The moment of birth arrives and India’s independence starts with fireworks, fights and a race to get the baby that is born on the stroke of midnight. Having relocated to Bombay after the father’s leather goods warehouse was burned down the family settle into the idea of becoming property magnates in Bombay.
They pick up a house on an estate owned by a man sharing the same name as the original dreamer who hoped to get Bombay established by draining the sea and joining together disparate islands. Methwold sells them his home on the condition they take nothing out until independence has been declared so the narrator’s family and a host of other new owners to the estate have to live surrounded by the English man’s rubbish.
The birth of Saleem Sinai drives his father to drink and although the narrator is swapped at birth with another baby – a detail in the story that causes the narrator’s audience Padma to leave in disgust – the family soon settles into a rhythm of mother focusing on child and father slowly succumbing to drink.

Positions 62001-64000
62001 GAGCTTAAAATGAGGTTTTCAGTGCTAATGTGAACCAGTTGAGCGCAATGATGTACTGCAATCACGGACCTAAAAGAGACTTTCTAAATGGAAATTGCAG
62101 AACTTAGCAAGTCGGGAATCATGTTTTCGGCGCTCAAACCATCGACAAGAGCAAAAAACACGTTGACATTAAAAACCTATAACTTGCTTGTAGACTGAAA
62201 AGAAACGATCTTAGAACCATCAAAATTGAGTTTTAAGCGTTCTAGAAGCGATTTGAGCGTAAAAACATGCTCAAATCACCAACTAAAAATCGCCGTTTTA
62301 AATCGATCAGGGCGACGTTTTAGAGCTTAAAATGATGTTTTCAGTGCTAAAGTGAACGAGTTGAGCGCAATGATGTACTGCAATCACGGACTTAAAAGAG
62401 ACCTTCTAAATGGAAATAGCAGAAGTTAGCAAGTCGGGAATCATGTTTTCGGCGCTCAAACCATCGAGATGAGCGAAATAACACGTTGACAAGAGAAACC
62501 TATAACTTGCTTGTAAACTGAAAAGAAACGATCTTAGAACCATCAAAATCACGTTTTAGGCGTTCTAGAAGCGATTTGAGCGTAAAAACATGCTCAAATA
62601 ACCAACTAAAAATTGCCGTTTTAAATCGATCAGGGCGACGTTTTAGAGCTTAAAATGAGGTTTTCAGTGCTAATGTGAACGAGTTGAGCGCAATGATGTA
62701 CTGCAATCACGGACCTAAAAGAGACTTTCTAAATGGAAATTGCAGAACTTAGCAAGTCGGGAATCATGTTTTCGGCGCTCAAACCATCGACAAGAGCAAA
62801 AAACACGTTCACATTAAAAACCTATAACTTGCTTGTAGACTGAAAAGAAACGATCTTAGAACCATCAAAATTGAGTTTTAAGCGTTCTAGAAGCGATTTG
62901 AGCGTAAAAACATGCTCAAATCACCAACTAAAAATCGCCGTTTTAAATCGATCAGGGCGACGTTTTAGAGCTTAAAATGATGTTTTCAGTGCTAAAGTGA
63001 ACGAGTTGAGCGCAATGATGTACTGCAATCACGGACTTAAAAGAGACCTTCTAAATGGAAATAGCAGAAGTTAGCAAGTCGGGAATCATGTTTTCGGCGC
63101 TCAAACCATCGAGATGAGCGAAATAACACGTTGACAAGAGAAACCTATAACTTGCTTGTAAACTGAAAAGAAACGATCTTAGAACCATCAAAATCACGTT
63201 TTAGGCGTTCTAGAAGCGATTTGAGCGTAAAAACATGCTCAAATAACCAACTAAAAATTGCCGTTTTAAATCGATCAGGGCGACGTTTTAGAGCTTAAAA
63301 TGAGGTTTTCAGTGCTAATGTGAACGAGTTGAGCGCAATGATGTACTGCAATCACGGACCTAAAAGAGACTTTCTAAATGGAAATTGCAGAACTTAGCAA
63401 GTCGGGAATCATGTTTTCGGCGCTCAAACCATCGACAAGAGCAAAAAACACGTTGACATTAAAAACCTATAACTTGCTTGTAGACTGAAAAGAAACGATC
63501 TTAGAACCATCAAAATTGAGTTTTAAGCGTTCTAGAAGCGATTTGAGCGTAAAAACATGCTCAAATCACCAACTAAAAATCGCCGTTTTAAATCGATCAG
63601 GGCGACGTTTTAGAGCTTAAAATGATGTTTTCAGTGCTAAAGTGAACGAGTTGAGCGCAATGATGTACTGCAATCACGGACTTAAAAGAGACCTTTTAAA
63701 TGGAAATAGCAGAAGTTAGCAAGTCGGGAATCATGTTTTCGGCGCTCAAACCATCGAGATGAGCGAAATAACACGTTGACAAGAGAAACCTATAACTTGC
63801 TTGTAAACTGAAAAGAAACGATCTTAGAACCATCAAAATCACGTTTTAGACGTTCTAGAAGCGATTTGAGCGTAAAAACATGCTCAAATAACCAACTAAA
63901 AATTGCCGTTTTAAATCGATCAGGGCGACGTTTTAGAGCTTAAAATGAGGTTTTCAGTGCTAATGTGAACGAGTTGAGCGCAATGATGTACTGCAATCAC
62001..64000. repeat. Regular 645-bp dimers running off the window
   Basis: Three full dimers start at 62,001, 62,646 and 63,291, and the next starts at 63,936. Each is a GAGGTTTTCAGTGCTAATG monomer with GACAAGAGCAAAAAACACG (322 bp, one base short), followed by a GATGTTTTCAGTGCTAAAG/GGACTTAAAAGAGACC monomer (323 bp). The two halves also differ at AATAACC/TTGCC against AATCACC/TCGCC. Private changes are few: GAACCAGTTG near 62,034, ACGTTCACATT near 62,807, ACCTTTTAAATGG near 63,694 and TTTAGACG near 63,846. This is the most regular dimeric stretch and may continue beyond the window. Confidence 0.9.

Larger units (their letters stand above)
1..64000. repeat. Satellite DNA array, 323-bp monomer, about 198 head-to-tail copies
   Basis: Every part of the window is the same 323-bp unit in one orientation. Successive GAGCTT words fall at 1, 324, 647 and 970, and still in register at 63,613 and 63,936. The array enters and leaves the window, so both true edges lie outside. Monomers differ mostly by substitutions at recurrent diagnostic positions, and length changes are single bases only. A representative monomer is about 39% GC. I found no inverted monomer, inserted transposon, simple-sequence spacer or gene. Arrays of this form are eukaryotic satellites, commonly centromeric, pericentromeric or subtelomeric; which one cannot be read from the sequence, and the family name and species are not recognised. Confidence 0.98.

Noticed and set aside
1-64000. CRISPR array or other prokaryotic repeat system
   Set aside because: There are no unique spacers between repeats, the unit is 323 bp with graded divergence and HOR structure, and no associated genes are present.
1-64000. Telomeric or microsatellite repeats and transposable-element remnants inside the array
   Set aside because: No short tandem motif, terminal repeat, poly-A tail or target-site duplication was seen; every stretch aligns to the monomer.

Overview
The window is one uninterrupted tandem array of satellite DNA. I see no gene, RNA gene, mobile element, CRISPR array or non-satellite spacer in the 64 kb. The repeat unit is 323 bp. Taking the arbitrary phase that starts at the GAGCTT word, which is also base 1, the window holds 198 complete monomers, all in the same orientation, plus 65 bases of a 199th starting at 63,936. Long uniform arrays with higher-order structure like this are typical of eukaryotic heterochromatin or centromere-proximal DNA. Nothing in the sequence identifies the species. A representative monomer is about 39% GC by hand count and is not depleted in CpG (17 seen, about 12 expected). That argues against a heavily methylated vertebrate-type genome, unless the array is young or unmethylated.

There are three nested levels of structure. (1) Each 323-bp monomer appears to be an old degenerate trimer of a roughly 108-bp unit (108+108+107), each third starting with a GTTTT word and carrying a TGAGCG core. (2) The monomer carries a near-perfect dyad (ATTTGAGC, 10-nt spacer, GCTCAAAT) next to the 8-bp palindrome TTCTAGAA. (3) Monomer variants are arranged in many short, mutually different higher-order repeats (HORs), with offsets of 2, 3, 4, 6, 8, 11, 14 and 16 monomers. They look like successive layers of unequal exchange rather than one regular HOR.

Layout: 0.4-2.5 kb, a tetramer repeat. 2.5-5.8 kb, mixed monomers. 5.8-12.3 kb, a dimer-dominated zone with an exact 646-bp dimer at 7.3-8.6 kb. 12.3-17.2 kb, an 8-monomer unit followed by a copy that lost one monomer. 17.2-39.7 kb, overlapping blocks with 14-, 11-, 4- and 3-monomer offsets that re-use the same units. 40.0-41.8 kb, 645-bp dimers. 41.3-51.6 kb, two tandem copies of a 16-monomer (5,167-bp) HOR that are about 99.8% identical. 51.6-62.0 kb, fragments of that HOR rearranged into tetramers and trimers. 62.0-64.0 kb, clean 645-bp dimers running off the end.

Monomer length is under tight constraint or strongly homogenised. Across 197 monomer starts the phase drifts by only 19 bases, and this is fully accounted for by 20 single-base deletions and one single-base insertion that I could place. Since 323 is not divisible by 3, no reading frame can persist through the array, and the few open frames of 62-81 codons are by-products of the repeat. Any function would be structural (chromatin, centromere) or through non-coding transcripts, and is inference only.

Meanwhile across the country the signs are not good with talk of omens indicating that India is losing favour with the Gods and being punished for being a secular country. Those who took the decision to go to Pakistan appear to be better off and things get worse when Ghandi is assassinated.
Just a few years into independence and already the cracks, which are slowly covering Sinai and killing him, are evident across all parts of Indian society.